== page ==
If you want a 3D printer, the two fundamentally different options, at least if you want to spend less than a few grand, are filament printers, aka FDM or FFF, and resin printers, aka SLA or MSLA. Last video we covered filament printers and what you should be looking for in one of those, today we’re going to go over when you would want to go for a resin printer instead and what to consider when getting one.
Resin Prints vs. Filament Prints
When you look at the prints that filament and resin printers produce, it’s pretty obvious that they are very different beasts.
A resin printer is capable of producing super-smooth surfaces and fine details that a filament printer wouldn’t be able to resolve with its comparatively massive nozzle and large layer heights. The smallest features a normal filament printer can produce are at least about half a millimeter large, if you want them to look good, it’s more like a full millimeter. A resin printer, on the other hand, can work over an order of magnitude more finely, at just 0.05 millimeters for the smallest detail it can produce under optimal conditions. Also, because the layers of the resin prints are much finer and “melt together” more, you get a surface finish that looks more like an injection-moulded plastic part than a 3D print. And because the layers fuse together so well, resin prints can actually be incredibly strong and tough, but that depends on the exact resin you use.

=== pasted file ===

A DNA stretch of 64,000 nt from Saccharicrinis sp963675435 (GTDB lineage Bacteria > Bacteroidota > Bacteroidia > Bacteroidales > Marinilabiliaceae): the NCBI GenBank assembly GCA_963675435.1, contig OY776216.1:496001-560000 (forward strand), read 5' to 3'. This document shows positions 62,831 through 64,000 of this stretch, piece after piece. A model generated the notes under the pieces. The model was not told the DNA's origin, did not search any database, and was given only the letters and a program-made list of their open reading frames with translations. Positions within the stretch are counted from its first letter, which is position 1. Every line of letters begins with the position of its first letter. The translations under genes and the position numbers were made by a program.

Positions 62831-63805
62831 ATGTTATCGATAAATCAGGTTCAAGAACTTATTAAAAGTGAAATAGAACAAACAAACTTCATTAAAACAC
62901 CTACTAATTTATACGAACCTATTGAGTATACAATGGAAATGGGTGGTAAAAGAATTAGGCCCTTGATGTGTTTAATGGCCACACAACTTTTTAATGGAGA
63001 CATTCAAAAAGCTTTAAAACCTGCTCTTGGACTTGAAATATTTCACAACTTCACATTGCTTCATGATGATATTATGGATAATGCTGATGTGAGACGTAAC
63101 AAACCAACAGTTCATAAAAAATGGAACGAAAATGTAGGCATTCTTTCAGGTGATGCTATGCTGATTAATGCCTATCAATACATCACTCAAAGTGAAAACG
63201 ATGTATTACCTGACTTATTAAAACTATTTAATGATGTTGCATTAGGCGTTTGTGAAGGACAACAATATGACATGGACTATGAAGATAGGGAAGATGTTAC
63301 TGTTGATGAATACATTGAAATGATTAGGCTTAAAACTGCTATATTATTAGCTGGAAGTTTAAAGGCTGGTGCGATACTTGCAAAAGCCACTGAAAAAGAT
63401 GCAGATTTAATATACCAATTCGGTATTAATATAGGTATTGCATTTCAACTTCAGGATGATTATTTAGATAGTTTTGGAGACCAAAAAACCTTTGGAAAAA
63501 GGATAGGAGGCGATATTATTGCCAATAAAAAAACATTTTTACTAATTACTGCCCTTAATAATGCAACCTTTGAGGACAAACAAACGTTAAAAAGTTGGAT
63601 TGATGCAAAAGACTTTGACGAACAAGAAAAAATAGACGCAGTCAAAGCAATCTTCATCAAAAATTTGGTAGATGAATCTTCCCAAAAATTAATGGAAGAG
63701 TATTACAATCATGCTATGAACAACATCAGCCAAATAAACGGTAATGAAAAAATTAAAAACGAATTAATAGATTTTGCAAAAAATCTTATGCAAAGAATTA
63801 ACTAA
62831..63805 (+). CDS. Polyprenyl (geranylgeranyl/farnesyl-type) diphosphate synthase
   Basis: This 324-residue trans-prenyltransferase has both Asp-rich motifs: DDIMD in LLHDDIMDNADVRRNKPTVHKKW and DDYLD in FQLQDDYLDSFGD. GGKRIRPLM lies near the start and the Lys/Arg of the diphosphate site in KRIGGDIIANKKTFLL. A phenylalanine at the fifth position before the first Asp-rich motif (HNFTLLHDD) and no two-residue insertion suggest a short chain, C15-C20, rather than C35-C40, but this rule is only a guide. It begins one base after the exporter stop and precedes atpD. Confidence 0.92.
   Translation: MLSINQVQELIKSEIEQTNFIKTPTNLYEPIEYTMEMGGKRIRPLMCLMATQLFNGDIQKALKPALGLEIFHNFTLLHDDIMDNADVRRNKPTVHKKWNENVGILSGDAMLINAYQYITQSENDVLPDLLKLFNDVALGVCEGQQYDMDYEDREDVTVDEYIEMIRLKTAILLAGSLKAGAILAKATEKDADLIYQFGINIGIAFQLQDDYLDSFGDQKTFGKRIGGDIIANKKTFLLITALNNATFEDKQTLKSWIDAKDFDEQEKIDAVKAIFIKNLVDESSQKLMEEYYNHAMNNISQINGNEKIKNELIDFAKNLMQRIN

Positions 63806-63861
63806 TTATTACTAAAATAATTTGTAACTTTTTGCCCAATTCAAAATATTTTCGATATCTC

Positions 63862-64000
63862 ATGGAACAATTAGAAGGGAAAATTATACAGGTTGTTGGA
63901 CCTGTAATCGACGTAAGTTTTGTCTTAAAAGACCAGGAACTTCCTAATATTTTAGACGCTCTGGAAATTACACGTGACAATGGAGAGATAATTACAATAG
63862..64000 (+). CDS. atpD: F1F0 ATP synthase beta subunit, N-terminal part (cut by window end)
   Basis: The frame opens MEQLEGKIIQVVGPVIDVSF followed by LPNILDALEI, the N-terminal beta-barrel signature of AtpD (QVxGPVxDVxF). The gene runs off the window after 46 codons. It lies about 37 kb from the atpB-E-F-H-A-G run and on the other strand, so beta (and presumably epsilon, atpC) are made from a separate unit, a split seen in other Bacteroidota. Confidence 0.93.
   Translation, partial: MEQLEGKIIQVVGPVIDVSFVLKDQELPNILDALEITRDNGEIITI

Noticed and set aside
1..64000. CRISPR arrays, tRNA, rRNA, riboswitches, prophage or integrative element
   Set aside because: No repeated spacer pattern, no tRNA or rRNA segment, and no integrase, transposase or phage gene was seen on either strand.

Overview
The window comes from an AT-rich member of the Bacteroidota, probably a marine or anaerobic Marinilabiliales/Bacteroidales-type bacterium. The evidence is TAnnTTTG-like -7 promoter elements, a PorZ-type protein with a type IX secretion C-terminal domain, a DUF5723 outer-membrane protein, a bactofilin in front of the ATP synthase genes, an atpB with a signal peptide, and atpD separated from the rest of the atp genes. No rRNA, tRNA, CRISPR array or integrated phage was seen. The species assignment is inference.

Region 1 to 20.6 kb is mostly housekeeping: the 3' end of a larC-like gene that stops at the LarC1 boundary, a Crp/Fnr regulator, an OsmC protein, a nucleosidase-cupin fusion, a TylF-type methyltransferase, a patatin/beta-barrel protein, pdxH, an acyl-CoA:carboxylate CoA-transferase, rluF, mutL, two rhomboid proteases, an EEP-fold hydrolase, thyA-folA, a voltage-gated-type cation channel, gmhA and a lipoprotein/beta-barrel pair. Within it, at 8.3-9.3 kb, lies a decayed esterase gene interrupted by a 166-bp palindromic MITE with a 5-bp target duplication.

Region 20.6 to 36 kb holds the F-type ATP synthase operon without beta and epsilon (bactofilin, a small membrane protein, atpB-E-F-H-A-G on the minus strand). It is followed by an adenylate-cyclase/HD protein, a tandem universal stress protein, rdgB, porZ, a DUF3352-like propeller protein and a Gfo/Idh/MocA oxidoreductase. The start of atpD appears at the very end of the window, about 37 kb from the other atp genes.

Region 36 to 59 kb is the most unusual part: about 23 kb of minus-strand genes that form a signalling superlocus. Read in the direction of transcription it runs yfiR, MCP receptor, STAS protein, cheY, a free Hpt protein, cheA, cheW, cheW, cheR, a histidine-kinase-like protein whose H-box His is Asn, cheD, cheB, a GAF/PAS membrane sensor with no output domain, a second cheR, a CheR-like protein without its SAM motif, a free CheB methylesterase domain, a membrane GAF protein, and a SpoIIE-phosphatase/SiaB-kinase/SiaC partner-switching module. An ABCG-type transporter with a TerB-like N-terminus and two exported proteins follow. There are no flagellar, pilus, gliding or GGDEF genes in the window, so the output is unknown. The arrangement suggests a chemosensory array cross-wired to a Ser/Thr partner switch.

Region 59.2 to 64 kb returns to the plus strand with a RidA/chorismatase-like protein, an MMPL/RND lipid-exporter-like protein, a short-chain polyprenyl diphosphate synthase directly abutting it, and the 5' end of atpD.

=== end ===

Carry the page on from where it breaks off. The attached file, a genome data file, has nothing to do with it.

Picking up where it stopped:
The Resin Printing Process
So the way a resin printer works is that you start out with the liquid, gooey resin, that goes into the vat, which has a transparent bottom, and that goes over an LCD screen that, instead of lighting up with visible light like a TV or a computer screen, instead has a strong UV LED shining through it.
So now, when you have that stackup and turn on the LED, you get a layer of cured resin on the very bottom of the VAT wherever that LCD screen is letting light through and you get no cured resin in the spots where the screen is masking off that UV light. Some machines use just a UV laser and gimbals instead of the UV LED and the LCD mask, but those machines are usually a bit more expensive and not the type you’d start out on.